Does anyone remember the last time they saw or used typewriter? In the
last few years, typewriters have silently disappeared as they were replaced by computing technology. Those of us who worked in newsrooms around the country remember banging out stories on manual and electric typewriters, making carbon copies as we went.
The worst typists (now called keyboarders) of us remember rubbing out our mistakes with dirty typewriter rubbers. If you rubbed too hard you made hole in the paper and probably had to start again. As you rubbed, the dust particles would fall between the keys, building small mountains of rubber somewhere in the casing.
The use of these erasers declined with the invention of Twink. That was the white sticky stuff you painted over your mistake, and once dry, you could retype the word. But remember how lethal it was when it dripped on your clothing, your fingers, your desk or the office carpet.
These things will not be missed!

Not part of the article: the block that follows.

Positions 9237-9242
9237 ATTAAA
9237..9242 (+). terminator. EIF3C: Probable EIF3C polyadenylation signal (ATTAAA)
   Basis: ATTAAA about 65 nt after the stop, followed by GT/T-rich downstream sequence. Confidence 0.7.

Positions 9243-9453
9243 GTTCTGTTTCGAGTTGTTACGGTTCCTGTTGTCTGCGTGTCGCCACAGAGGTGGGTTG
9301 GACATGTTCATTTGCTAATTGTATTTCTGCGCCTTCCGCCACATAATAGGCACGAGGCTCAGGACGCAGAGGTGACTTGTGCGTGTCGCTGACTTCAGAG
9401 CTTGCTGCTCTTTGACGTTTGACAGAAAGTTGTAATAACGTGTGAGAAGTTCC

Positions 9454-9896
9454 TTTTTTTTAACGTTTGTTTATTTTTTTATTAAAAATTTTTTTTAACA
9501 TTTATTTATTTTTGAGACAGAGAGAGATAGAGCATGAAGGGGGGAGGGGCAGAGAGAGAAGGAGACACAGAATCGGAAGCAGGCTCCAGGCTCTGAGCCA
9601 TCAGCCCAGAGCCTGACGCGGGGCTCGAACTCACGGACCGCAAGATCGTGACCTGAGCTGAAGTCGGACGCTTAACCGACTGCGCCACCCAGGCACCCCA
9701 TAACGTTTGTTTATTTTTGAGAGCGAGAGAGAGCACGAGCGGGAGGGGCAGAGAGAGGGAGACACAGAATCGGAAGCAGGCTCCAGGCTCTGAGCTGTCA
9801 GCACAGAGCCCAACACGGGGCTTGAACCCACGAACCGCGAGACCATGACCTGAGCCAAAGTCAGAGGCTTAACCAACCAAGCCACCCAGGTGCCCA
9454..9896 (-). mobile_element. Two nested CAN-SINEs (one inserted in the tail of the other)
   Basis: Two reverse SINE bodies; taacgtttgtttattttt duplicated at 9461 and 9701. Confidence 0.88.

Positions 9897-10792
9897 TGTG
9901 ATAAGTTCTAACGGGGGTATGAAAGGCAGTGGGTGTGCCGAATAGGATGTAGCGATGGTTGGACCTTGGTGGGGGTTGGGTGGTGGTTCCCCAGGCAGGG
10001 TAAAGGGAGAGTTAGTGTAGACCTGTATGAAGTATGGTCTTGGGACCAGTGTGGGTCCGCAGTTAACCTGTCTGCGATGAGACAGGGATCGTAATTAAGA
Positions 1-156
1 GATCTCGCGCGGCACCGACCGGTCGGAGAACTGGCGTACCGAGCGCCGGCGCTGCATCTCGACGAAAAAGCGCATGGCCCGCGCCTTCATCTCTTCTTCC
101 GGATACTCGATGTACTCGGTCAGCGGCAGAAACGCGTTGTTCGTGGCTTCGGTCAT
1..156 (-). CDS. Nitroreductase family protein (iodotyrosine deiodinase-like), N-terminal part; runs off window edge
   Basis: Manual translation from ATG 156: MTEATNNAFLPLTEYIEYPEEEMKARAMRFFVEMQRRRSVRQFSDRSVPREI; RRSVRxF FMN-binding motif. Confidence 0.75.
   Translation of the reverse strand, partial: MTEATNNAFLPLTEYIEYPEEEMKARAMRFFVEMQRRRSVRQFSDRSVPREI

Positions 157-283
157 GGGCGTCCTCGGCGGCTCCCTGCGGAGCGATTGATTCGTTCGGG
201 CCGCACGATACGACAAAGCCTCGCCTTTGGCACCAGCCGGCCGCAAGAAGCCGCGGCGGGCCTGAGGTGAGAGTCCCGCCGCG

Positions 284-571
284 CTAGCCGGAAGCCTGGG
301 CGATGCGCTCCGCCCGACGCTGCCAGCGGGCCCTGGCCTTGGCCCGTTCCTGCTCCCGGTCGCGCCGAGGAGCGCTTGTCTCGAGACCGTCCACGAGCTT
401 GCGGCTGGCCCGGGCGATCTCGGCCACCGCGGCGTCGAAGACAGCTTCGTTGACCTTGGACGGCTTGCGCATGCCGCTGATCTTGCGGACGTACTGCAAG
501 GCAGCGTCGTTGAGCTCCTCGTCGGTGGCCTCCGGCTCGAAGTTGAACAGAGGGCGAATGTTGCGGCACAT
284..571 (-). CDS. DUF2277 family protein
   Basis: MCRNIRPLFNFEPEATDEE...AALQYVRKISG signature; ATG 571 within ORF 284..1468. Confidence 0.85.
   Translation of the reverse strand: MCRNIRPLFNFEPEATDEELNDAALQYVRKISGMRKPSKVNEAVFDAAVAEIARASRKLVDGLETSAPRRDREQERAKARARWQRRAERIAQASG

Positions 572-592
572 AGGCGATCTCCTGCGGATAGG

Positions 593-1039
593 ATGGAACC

No doubt these engineering masterpieces will turn up in homes as art treasures before too long.
The growth of computers has been so pervasive so quickly, we now have an entire generation that’s never known time when there were no desktop computers.
As this pace continues, it’s now looking like those grey boxes that sit on or under our desktops will soon join the typewriter in the antique (or is it ?retro’) stakes.
A recent Economist report on the so-called ?new economy’ found that the only truly booming area in manufacturing globally, was in computer manufacturing.
And now the grey days for computers look numbered, as computer companies have their case designers working on smaller, slimmer and more stylish appearances. Examples so far are Apple’s colourful Imac, and Compaq’s sleek Ipaq.
As computer design is about to emerge as major marketing factor, the question is, will managers Ñ already perplexed by what’s inside the box Ñ be dazzled by the packaging?
Employment firm Seek recently launched bilingual search technology allowing job seekers to search the platform in either English or te reo Māori. By Meeral Gulabdas. Genuine representation and diversity of